The policy of arresting protestors and then banning them from protests is a severe violation of freedom of speech and protest
After Saturday night’s rally, when it became clear that all those arrested were banned, whether for seven 15, or 30 days, from engaging in the tent protest, it occurred to me that being up in arms about the boycott law seems redundant since severe violations of freedom of speech and protest are taking place right here and right now in Israel – and are of course even more subversive than legislative initiatives since they are under the radar and much less reported on.
The banning of protestors from a protest site is a violation of the right to demonstrate and to freedom of speech. If they are charged with something, let them be brought to trial, and if convicted, get issued their punishment. But finding ways to avoid the legal process (by taking advantage of those who fear staying in jail and having a police record by getting them to sign conditions) is anti-democratic and tyrannical. This practice has been happening to Israeli activists in the West Bank for many years, and more recently in East Jerusalem as well. (See my article in Haaretz on this matter.) But now the authorities are using these same tactics in central arteries of the country where they (will hopefully) receive much more attention.
Today, 5 protestors in Jerusalem who demonstrated and blocked roads in front of the Knesset were arrested and later released on similarly extreme conditions to those in Tel Aviv: They were barred from participation in protests for seven days and prohibited from entering the Knesset and its immediate surroundings for 30 days. Effectively, the state has banned these protestors from continuing to fulfill their right to protest in the immediate future.
In another event related to the housing protest, tents that were set up in southern Tel Aviv neighborhood of Neve Sha’anan (a low-income neighborhood with a high population of migrant workers and refugees) as part of the housing protest were forcefully taken down early Monday morning without warrant by officers from the National Parks Authority (Hebrew report in Ynet), whose job it is to make the city “look prettier.” Other than the double standard of tents being accepted by the authorities on Rothschild Boulevard but not in other areas, this is once again a violation of freedom of protest that circumvents the legal process. While the municipality claims Rothschild Boulevard is the only place people are allowed to protest and pitch tents, why should residents of other neighborhoods not be allowed to use their public spaces as a place of non-violent protest as well, as they have been doing throughout the country?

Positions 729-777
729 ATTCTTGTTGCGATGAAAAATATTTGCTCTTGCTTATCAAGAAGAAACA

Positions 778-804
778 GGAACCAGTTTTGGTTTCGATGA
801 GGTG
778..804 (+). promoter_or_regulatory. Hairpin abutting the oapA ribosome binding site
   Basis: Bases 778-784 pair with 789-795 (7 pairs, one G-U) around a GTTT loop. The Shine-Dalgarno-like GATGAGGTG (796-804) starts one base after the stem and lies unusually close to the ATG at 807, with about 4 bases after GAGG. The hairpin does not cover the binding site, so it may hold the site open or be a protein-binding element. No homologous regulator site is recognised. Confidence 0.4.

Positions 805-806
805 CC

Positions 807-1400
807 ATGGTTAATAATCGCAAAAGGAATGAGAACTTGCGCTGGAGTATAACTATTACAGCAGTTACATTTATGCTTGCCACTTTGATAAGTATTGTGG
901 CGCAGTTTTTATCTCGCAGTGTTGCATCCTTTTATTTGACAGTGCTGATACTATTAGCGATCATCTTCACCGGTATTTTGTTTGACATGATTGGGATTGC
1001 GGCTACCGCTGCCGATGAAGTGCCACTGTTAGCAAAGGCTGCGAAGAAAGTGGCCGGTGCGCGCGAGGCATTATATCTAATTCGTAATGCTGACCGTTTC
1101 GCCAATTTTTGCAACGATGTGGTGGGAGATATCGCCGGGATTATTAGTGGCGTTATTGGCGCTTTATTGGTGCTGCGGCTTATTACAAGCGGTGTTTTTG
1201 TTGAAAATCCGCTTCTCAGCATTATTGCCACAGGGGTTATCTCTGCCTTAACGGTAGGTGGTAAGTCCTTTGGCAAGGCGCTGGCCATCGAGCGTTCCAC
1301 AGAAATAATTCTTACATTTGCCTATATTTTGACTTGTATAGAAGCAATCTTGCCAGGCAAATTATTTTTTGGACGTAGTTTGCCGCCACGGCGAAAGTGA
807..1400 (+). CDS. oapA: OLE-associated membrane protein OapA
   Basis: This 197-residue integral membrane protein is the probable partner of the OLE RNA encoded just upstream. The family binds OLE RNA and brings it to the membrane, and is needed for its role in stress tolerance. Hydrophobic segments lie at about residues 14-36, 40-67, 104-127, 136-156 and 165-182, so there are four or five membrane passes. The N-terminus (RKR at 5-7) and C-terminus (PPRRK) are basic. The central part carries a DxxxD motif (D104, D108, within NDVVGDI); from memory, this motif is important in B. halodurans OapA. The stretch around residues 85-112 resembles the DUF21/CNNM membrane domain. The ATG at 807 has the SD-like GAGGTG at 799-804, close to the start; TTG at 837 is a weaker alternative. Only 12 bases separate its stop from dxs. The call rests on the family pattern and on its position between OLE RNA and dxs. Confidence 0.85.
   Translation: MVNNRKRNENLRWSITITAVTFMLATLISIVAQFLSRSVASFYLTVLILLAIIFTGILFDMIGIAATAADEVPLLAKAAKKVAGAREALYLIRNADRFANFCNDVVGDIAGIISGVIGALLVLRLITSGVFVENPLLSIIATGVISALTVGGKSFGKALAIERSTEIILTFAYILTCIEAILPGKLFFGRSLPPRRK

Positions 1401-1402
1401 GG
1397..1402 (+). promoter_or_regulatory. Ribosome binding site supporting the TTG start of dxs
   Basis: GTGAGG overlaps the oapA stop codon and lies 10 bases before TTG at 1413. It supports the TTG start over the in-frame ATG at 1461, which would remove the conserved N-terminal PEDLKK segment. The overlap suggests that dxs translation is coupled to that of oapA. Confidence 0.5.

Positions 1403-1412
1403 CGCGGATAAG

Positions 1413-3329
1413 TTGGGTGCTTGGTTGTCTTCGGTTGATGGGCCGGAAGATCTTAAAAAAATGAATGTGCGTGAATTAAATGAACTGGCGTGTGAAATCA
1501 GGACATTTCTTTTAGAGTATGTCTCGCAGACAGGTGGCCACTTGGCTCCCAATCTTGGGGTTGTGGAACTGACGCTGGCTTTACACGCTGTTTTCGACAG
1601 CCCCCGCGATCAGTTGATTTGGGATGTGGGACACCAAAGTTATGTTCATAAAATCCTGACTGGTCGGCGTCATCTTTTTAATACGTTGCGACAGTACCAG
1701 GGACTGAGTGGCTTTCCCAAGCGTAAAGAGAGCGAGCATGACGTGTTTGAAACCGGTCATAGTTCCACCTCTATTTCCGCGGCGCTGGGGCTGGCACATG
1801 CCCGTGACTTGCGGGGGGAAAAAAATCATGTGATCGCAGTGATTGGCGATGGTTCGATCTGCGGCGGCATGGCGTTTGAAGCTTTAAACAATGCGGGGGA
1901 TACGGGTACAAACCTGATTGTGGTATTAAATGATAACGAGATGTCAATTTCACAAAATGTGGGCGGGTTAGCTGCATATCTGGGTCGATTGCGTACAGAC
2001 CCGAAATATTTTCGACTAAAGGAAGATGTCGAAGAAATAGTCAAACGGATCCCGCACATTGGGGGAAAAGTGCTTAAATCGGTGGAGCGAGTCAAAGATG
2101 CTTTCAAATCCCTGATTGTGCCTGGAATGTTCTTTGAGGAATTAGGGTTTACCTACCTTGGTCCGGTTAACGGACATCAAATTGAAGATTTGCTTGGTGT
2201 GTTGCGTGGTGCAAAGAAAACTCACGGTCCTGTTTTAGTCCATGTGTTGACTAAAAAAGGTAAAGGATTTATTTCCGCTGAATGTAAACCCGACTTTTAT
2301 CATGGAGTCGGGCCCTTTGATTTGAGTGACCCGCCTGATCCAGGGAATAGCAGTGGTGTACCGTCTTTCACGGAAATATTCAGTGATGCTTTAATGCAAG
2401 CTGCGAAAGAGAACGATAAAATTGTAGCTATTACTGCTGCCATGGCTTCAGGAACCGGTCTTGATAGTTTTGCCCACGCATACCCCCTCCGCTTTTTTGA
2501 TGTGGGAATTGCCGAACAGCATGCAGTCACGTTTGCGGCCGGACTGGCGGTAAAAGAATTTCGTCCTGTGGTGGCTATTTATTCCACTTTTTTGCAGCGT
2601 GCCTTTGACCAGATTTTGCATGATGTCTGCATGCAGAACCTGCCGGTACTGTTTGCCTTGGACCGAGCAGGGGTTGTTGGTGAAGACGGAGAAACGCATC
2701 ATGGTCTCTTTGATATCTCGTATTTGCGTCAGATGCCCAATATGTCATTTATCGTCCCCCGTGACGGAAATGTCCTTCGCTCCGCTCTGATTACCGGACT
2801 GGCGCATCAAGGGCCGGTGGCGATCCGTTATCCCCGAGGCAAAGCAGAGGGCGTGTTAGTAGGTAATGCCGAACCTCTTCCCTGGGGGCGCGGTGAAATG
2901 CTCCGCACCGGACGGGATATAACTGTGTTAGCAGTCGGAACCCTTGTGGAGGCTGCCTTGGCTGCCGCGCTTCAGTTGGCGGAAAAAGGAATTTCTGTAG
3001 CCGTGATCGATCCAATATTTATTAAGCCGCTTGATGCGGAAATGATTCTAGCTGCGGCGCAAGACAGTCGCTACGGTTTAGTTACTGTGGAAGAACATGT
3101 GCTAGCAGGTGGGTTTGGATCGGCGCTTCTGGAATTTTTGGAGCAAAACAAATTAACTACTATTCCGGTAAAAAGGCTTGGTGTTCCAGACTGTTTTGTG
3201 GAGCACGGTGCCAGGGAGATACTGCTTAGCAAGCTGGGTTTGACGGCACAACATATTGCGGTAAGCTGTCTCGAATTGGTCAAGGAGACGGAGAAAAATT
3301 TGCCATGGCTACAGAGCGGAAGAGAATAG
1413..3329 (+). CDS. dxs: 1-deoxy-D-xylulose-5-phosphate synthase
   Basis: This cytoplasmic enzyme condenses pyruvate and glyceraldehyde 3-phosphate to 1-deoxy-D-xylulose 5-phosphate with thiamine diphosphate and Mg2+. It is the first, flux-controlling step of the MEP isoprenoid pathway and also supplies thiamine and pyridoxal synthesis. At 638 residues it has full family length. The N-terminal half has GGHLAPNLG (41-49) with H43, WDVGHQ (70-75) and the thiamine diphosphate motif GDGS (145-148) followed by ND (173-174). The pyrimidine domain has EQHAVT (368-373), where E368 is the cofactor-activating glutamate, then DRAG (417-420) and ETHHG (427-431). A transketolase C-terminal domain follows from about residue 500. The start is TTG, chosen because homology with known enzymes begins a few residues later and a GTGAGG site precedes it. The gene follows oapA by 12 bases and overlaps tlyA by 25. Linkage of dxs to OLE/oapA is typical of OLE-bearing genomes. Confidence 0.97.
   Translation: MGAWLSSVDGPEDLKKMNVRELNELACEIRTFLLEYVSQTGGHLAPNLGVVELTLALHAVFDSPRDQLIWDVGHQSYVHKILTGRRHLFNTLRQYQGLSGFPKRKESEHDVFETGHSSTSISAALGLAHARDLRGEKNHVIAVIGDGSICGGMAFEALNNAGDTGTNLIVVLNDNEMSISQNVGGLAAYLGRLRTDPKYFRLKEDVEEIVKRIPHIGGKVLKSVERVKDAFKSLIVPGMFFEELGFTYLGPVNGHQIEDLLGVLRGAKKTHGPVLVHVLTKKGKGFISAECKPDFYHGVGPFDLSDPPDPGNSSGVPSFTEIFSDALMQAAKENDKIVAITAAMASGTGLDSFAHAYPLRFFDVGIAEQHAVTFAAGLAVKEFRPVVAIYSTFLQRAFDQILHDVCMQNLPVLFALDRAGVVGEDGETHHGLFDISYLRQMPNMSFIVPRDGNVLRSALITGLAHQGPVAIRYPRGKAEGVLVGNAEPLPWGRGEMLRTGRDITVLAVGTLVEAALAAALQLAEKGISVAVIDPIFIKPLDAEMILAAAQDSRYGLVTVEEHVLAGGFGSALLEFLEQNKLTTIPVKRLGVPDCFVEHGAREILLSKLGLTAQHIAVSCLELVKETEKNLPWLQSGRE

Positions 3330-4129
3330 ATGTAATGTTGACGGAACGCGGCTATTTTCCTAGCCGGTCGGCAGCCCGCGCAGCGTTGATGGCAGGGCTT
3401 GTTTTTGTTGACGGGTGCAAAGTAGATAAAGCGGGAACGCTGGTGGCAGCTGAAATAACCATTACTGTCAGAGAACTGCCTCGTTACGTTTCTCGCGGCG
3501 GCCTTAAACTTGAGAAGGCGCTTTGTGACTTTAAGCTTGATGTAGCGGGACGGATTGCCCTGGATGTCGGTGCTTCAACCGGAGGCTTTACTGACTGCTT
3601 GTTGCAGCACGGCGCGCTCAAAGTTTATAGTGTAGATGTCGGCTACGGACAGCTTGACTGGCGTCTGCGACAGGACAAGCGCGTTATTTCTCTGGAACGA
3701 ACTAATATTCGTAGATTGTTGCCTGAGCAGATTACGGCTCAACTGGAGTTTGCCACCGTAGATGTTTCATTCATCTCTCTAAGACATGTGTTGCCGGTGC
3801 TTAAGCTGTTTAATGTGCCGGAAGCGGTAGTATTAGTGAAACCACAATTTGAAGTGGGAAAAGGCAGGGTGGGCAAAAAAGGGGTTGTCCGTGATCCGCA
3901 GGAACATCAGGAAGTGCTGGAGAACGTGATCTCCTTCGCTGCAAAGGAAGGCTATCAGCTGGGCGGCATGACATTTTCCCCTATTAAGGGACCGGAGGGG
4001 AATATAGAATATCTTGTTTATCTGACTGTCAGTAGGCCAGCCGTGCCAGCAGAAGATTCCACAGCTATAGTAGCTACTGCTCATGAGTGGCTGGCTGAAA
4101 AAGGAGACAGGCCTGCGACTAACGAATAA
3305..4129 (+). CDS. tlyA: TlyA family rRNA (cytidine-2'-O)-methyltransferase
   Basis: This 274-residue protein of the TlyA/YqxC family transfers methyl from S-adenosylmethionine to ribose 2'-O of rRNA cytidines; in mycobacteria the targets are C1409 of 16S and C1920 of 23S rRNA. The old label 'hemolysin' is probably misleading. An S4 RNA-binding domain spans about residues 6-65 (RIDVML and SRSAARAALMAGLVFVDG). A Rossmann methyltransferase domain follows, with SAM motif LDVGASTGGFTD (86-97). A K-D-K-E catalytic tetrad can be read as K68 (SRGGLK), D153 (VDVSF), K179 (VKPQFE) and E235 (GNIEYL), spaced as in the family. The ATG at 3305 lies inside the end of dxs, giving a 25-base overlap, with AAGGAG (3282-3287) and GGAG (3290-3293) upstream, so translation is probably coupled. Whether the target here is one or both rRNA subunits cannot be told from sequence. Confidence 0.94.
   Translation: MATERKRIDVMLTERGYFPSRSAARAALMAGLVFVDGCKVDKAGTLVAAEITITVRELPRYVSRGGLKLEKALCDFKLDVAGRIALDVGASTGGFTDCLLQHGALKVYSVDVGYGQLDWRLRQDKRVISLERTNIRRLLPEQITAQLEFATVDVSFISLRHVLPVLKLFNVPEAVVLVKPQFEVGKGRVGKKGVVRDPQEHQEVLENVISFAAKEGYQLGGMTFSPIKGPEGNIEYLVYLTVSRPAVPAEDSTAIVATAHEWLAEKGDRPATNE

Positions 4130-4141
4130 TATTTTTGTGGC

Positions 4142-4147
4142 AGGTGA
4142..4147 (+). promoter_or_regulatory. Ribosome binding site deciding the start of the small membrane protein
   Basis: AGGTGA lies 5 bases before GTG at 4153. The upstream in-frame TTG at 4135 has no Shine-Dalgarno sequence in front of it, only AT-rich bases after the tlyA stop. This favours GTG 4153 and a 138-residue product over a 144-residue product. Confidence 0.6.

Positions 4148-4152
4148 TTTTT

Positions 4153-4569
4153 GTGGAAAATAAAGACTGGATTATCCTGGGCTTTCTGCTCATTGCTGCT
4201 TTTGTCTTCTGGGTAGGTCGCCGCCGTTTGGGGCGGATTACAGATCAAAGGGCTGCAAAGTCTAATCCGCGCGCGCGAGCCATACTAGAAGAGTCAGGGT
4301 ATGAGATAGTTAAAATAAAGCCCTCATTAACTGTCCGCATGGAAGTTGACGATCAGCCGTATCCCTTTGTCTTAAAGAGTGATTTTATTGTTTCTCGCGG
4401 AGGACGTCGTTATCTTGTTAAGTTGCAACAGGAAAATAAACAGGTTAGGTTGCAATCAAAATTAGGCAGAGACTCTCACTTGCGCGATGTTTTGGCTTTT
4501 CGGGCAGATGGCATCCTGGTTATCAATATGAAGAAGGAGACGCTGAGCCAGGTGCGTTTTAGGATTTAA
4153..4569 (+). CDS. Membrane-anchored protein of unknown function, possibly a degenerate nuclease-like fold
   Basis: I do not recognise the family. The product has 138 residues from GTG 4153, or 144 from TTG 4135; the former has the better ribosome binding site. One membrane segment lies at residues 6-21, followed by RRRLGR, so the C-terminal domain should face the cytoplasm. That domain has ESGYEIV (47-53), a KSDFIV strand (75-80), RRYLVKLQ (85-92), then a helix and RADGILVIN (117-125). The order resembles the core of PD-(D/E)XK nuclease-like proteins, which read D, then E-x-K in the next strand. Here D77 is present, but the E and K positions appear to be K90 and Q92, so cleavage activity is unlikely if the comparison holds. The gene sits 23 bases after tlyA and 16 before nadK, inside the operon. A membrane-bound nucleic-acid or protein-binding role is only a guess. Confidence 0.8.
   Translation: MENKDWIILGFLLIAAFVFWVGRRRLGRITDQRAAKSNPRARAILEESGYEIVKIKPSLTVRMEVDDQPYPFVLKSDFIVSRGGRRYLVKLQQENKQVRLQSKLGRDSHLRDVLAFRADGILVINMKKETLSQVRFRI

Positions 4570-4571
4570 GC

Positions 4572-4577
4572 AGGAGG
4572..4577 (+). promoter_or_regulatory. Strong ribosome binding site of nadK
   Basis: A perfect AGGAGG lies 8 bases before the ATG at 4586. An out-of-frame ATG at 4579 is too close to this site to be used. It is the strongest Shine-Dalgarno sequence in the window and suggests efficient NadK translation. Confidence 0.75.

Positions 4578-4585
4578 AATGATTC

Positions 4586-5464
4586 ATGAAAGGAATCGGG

Netanyahu and his government are scared, very scared. The bottom line is that these protestors do not present a threat to public safety, and while engaging in provocative acts of civil disobedience at times, there is no justification for singling a few out and banning them from the very places in which they are trying to bring about change. That is of course, unless you accept the fact that Israel is knowingly using rogue, authoritarian methods to suppress a popular uprising.